At our church we have a pretty systematic way or reviewing the church membership rolls.  I we cannot account for someone attending, contributing or communing within the last year then we put them on a list we call “lost sheep.”  After a year we turn them over to the Elders, we send them a letter.  If after a while we don’t see them or don’t hear from them they get dropped from the rolls.  What if some of the flock went after this one gone astray?  Wouldn’t that send a strong message?  Sure, the shepherd cares about you but he has to.  We care about you too, you are one of us, one of this family, one of the flock.  It is best if the sheep heed their ‘flocking’ instinct.


Jesus says, “I am the Good Shepherd.”  Did you hear that?  He is the shepherd, he is the leader, it is he who offers protection, and it is he who offers his affection for the flock.


I have to confess that there is something that I hear pastor’s say that disturbs me.  No it isn’t cursing.  It isn’t angry words.  There are times when pastors gather and are talking about churches and inevitably some one will say, “well, at MY church…” this or that.  Oh, I know that they mean no harm.  But I want to stop them, mid-sentence and say, “excuse me, but it isn’t your church.”  It isn’t their church for the same reason that when members over identify with the church and want this or that to go their way, say, “not in my church.”  It isn’t your church either.  If it is a Christian church, it is Christ’s church, not ours and so we look to Christ as the head and leader of the church.  We get so possessive. I was at a meeting of pastors and treasurers once and one of the treasurers was talking about how he dispersed OCWM and other benevolences.  He was talking about how savvy he was by holding back on some of these funds to even out some of the dips in church income.  Others were nodding their heads in approval.  I raised my hand and for once did speak up.  I said, “excuse me, but it isn’t your money.”  You could argue that it is the church’s money.  Or you could be really honest and recognize that it all belongs to God and when people return a portion of God’s gifts to God we have no right to see those resources as ours. 


One idea that contributes to this kind of thinking, so deeply embedded in our UCC ecclesiology, our thinking about church, is the idea that the church is autonomous.  I picture in my mind a shepherd and a flock that sets out from the sheepfold.  The owner of the flock has called for them, to go over there, and they don’t arrive.  The owner is probably worried, where are they, did something happen to them, and all that.  When the owner finally catches up to them he asks, where are you?  I’ve called all the flocks to come and you never came!  Then the sheep say that they and the shepherd talked it over and decided they didn’t feel like coming.  After all, the sheep said, we’re autonomous creatures.  It’s sad really.  The idea of an “independent church.”  There isn’t any such thing really, because theologically there isn’t any shepherd or any flock that is autonomous.  Only God is autonomous.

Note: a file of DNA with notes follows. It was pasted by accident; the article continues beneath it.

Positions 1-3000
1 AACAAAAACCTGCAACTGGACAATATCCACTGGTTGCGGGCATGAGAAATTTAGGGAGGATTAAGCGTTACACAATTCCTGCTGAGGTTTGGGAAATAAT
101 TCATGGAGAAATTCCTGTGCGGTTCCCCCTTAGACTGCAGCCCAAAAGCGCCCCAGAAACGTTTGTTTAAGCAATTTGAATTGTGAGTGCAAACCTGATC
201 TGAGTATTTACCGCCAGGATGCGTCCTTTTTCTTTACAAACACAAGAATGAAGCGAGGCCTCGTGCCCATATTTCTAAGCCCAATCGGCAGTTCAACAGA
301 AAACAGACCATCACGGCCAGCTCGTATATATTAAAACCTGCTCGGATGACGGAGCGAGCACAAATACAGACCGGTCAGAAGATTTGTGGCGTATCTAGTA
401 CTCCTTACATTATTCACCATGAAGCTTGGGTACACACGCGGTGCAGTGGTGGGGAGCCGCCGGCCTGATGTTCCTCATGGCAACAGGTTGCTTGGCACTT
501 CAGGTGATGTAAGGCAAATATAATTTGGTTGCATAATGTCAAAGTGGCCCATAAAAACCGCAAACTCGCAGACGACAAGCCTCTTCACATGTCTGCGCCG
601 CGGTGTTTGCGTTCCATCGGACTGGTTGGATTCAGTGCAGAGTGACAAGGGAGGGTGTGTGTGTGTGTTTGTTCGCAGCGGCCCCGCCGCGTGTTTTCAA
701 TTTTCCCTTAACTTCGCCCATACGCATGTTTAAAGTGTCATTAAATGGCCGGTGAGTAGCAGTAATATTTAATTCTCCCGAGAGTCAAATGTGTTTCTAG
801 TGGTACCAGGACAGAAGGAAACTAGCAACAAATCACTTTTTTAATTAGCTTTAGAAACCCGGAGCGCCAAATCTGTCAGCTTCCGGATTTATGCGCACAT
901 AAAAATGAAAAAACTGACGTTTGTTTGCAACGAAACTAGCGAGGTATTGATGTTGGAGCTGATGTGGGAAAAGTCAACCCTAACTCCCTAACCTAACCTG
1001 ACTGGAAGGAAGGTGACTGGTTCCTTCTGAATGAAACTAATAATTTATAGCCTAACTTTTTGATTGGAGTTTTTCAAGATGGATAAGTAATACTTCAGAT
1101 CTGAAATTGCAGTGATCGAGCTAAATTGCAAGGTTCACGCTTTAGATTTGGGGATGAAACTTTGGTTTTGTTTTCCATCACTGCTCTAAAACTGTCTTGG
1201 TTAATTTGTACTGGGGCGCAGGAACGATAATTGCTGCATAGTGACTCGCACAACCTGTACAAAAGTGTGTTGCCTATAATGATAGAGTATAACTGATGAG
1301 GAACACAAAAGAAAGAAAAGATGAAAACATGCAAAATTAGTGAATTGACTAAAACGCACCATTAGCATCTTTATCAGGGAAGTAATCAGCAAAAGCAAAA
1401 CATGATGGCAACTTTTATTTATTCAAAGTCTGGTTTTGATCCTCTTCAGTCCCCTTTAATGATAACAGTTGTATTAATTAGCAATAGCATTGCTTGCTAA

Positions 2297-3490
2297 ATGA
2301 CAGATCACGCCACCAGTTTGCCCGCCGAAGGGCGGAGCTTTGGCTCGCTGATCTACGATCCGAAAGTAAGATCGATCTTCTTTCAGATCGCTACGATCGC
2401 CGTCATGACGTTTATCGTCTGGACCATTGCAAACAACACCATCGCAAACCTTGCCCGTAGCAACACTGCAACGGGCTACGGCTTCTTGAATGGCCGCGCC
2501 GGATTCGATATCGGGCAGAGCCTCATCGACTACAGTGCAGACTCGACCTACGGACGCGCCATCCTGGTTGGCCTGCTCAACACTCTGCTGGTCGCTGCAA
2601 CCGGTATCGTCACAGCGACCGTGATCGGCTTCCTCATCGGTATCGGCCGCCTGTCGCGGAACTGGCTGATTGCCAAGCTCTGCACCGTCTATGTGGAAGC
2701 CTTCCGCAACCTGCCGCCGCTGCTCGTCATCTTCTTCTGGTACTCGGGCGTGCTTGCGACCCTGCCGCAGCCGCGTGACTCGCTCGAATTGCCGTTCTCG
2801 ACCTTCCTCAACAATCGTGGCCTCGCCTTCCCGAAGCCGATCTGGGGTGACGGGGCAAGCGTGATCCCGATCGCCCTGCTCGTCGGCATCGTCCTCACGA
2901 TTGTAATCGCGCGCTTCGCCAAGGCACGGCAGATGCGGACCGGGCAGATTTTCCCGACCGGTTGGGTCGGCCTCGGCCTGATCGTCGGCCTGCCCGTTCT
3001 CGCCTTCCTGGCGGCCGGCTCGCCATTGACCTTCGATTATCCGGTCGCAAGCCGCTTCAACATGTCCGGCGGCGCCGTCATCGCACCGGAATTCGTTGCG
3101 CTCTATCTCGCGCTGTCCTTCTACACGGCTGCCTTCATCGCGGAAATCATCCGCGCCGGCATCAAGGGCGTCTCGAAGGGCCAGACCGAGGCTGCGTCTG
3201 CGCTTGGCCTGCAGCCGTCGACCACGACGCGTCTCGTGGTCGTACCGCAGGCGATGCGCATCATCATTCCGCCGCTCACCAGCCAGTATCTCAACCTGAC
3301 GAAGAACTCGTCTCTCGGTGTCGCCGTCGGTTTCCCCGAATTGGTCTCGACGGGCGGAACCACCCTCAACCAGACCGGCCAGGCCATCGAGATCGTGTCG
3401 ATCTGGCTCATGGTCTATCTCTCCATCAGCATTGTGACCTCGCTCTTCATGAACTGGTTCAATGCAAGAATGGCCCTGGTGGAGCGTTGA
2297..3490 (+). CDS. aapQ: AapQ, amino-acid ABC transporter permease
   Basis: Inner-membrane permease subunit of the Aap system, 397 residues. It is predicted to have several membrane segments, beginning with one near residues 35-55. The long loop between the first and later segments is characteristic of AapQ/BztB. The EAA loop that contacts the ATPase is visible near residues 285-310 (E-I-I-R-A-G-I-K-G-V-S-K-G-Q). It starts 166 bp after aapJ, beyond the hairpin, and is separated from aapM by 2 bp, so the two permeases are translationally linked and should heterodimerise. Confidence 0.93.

I want to ask you something.  I saw a sign out front that says The United Church of Christ.  Is it enough to gather a group of people who look like each other, share a similar ‘world view,’ call a person whose first name is Reverend, get together for coffee and doughnuts on a Sunday morning, get some rules and regulations to guide our group, be nice to each other, and raise enough money through bake sales and barbecues to pay for this pastor; would this make the sign true?  Or would it be true is together we saw Christ as the head of the church, tried to listen to Christ, be united in him, subject ourselves to his leading, his binding us together and no other thing?


I know I haven’t really been preaching to you this morning.  I’ve just been talking about shepherds and sheep.  But here in church it makes a lot of sense to talk about these things, I think. 

[1] John 10:3b NIV